Law enforcement encompasses many different professions, any of which can be attained by graduating from a good criminal justice school. This is a general summary of the different paths in criminal justice you may consider pursuing. As you might guess, each type of career has a different work environment and area of specialty.
Border Patrol Agent: The US Border Patrol is a law-enforcement branch of the Department of Homeland Security that specializes in detecting and capturing people conducting illegal activities along the US borders — primarily the Mexican and Canadian borders and the Florida and Puerto Rico coastlines. Agents target illegal immigration, drug and weapons smuggling and terrorism.
Central Intelligence Agency (CIA): Notoriously secretive CIA agents gather foreign intelligence in order to aid in decisions on national security and foreign relations, including threats like nuclear weapons and illegal drugs. You don’t need a degree for clerical positions in this organization, but intelligence analysts and overseas agents often hold advanced degrees.
Crime Scene Investigation (CSI): Crime scene investigators gather evidence and perform analyses of crime scenes. Working with law enforcement, crime scene investigators find, package and send physical evidence to a lab for analysis, completing reports and testifying in court. Advanced knowledge of anatomy, physics and another science is helpful in this field, along with an education in criminal law and the legal process.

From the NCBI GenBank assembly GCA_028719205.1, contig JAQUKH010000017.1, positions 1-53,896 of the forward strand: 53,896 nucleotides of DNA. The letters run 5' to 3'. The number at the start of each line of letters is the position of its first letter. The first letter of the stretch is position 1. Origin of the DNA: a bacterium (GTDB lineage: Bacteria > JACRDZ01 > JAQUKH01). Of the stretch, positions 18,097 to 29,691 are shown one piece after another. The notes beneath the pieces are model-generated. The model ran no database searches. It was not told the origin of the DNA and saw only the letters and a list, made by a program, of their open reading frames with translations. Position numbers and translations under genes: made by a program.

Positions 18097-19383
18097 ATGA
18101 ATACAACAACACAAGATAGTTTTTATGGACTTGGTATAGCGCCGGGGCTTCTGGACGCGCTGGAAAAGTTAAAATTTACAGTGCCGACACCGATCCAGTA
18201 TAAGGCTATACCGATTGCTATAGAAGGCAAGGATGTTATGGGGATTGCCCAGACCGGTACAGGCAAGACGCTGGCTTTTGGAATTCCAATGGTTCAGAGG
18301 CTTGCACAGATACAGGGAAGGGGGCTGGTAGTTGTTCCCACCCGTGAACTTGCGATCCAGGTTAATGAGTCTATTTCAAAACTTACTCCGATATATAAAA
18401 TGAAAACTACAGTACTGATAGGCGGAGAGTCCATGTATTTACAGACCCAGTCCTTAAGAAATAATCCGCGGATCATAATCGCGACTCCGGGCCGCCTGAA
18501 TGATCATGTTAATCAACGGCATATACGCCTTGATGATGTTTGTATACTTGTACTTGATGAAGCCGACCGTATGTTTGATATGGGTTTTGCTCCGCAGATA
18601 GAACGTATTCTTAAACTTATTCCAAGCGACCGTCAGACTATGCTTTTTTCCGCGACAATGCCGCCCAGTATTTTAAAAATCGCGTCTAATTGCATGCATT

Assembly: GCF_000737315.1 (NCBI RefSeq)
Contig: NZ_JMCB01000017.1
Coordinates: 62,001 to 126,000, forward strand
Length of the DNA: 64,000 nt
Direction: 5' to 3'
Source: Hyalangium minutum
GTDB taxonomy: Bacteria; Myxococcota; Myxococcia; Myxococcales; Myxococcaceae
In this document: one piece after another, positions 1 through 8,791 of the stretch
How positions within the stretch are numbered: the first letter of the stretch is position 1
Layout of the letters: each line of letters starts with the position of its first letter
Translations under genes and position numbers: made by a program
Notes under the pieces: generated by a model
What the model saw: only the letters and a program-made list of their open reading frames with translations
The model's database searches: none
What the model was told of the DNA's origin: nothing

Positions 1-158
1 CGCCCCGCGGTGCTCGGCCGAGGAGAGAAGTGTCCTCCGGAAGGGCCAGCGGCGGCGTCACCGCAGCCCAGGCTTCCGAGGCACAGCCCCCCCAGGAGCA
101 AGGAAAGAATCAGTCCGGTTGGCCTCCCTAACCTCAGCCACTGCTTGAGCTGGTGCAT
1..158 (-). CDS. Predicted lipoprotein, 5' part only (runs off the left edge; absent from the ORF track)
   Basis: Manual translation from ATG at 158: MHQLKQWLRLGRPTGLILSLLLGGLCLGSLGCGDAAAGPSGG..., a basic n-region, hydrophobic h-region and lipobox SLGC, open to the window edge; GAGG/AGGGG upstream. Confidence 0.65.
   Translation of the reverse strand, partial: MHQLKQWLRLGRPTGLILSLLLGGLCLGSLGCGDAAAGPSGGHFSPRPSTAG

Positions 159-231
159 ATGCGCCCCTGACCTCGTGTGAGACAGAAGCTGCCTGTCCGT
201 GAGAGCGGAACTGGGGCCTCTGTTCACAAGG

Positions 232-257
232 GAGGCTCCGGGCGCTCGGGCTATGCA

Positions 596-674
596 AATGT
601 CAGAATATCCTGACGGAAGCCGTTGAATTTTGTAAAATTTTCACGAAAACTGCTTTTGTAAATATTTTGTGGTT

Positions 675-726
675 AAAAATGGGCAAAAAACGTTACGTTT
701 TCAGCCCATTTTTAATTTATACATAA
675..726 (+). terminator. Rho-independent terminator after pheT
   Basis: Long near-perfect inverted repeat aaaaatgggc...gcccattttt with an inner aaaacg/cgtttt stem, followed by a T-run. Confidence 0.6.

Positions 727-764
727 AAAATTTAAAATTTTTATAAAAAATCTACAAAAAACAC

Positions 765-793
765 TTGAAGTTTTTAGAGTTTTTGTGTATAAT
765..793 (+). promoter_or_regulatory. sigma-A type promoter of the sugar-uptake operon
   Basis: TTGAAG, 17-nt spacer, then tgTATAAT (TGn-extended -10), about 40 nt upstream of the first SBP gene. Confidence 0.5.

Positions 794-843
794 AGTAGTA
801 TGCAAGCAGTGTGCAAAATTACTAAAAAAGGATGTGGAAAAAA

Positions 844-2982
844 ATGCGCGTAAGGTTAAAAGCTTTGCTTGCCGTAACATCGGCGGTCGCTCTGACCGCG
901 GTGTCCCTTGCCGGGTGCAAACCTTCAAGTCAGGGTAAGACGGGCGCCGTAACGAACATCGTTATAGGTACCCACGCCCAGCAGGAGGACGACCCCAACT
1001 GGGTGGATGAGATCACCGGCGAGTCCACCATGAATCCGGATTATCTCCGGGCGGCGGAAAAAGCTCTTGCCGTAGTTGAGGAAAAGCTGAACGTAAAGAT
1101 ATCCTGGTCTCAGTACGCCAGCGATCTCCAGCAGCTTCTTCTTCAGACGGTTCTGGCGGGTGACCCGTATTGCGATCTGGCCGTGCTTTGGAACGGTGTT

Criminologist: Criminologists, as their name suggests, study criminal behavior and laws, aiming to understand and explain the criminal mind in order to provide insight into the motivations and circumstances behind crimes and the effects that laws have on crime. Many criminologists conduct research as they teach at a college or university, and others are employed by federal and state agencies as advisors. Most criminologists have either a master’s degree or a PhD.
Detective: These non-uniform officers are accountable for in-depth investigation and fact-finding on legal cases. This is one of the most important areas of law enforcement, with detectives specializing in one field of the law, like homicide or narcotics. Detectives usually work on a case until an arrest is made, a conviction is reached or the case is dropped. Their duties can range from researching facts and witness background checks to surveilling suspects and participating in raids and arrests.
Federal Officers: The federal government has many types of criminal justice agencies, the principal one being the Federal Bureau of Investigations (FBI). FBI officers investigate cases of federal law, that including organized crime, bank robbery, kidnapping, terrorism, drug trafficking and cyber crimes. They often conduct sensitive operations like as wire-taps, surveillance and undercover assignments. Other federal law enforcement organizations include the Drug Enforcement Administration (DEA), the U.S. Marshals, which protect the American judicial system, and the Bureau of Alcohol, Tobacco, Firearms, and Explosives (ATF). Another federal law enforcement organization, the Department of Homeland Security, uses officers in border security and immigration affairs, as well as in the U.S. Secret Service.